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Social Text 18.4 (2000) 109-116

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Civil Society:
Enlightenment Ideal and Demotic Nationalism

Lindsay Paterson

Andrew Ross's article gives an excellent account of the development of modern Scotland. The last two decades have seen a flowering of Scottish historiographical, sociological, and literary scholarship, which has allowed us to interpret Scotland in what might be called a "normal" light; this is exemplified in Ross's article.

There was nothing paradoxical or craven about the eschewing of political nationalism in nineteenth-century Scotland. As Ross explains, the bourgeoisie of that period were supremely self-confident about their achievements as partners (with England) in running the British Empire and would have seen no point in following the secessionary enthusiasms of their class counterparts in places such as Bohemia, Catalonia, Poland, or (earlier) the United States.

Likewise, the working class and the new professional middle classes of mid-twentieth-century Scotland believed they had solved the problem of balancing "big government" against local choice and cultural diversity. They could get the resource advantages of being part of the economically powerful U.K. state--the capacity to redistribute tax revenues between the rich, southeastern English core and not only the decaying industrial lands of northern England, Wales, and central Scotland but also the massively underdeveloped rural regions of northern Wales and northern Scotland, still suffering poverty that would now be recognized as belonging to the developing world. (Like Andrew Ross, I grew up in Scotland in the 1950s and 1960s, but in the northern Highlands, where I can remember several children in my primary-school class who came from homes with no electricity, no running water, and the barest of clothing even in the harsh northern winters; by the late 1960s, the new welfare state had ended all that.)

At the same time, the channeling of this redistribution through a distinctive arm of the central state bureaucracy--the Scottish Office--ensured that local professionals had a great deal of say in how the money was spent. As in all developed countries at the time, the spending of public money became the responsibility of committees of "experts," doctors, teachers, social workers, planners, and so on who could adapt statewide mandates to local conditions. Dealing with Scottish peculiarities in that way seemed to be ideal: it avoided the messiness of local politics that [End Page 109] inevitably would have been the complication if the United Kingdom had had a federal governing system, but it gained the advantages of federalism insofar as it allowed policy implementation to be locally flexible.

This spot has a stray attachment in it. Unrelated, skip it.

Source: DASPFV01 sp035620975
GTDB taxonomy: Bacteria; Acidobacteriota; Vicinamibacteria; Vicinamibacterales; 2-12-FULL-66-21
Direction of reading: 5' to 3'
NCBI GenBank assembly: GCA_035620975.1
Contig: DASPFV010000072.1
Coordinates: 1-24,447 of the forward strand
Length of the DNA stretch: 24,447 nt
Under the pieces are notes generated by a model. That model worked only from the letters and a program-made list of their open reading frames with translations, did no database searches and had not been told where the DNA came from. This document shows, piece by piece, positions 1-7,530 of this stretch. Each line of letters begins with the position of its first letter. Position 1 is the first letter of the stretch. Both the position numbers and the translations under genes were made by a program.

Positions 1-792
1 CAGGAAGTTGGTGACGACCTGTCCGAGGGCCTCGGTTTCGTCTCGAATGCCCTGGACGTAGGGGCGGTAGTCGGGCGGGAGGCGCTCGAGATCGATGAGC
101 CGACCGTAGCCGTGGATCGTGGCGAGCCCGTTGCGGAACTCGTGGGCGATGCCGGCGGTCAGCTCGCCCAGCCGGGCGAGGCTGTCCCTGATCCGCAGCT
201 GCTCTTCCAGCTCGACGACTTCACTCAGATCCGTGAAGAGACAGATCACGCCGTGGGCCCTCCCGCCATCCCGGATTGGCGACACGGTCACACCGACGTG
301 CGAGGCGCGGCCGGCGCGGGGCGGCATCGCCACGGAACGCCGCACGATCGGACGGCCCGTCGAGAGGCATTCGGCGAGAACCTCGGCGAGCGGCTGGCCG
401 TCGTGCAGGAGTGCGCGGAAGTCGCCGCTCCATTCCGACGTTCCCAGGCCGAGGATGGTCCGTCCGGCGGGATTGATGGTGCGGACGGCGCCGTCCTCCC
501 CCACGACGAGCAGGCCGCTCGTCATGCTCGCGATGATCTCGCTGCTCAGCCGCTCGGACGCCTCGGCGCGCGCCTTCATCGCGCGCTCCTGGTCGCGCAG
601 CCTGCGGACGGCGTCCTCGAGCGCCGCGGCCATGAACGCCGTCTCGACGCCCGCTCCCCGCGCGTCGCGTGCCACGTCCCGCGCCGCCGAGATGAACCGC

As a result of recent scholarship, it is no longer necessary, as it used to be, to present the absence of political nationalism in Scotland until the 1960s as problematic. Scotland was nationalist in a cultural way, and there was no more than a minority of political nationalists to protest against these arrangements. We can now understand why the country was happy with this: what Walter Scott called "her silent way to national wealth and consequence" 1 seemed a safely nonpolitical route to national distinctiveness, where culture was--in classic liberal style--consigned to the private sphere in civil society, sharply separate from the loathsome world of politics.

Civil Society: Some Conceptual Problems

That much is agreed. The problem, however, is in deciding what will happen next in Scotland, now that the mood has changed for the reasons that Andrew Ross describes, and now that a democratic Parliament has taken over the running of previously apolitical domestic policies. It is to this matter that I want to address my remarks, not only because it is now the central question of Scottish politics: the question, as Andrew Ross says, as to whether the resumption of Scottish politics has more to do with "the self-interest of national elites" than with popular sovereignty. The Scottish situation also clarifies some deep ambiguities in the implications of the very concept of "civil society" and therefore also reveals some general dilemmas affecting the crisis of politics in most developed democracies.

So I first need to digress a bit into the theory of civil society...


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pp. 109-116
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Archived 2005
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